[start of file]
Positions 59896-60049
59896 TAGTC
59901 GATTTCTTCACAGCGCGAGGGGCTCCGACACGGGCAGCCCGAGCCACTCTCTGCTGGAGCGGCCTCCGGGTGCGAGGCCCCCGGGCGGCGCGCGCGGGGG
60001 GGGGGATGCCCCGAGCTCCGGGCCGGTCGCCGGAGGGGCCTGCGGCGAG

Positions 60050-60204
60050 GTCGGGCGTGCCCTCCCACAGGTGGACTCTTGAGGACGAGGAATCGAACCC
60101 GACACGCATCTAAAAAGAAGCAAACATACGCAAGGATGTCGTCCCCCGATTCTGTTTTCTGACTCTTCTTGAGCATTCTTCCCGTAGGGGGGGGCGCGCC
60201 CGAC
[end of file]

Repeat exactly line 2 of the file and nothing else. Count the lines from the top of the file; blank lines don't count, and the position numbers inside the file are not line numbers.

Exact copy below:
59896 TAGTC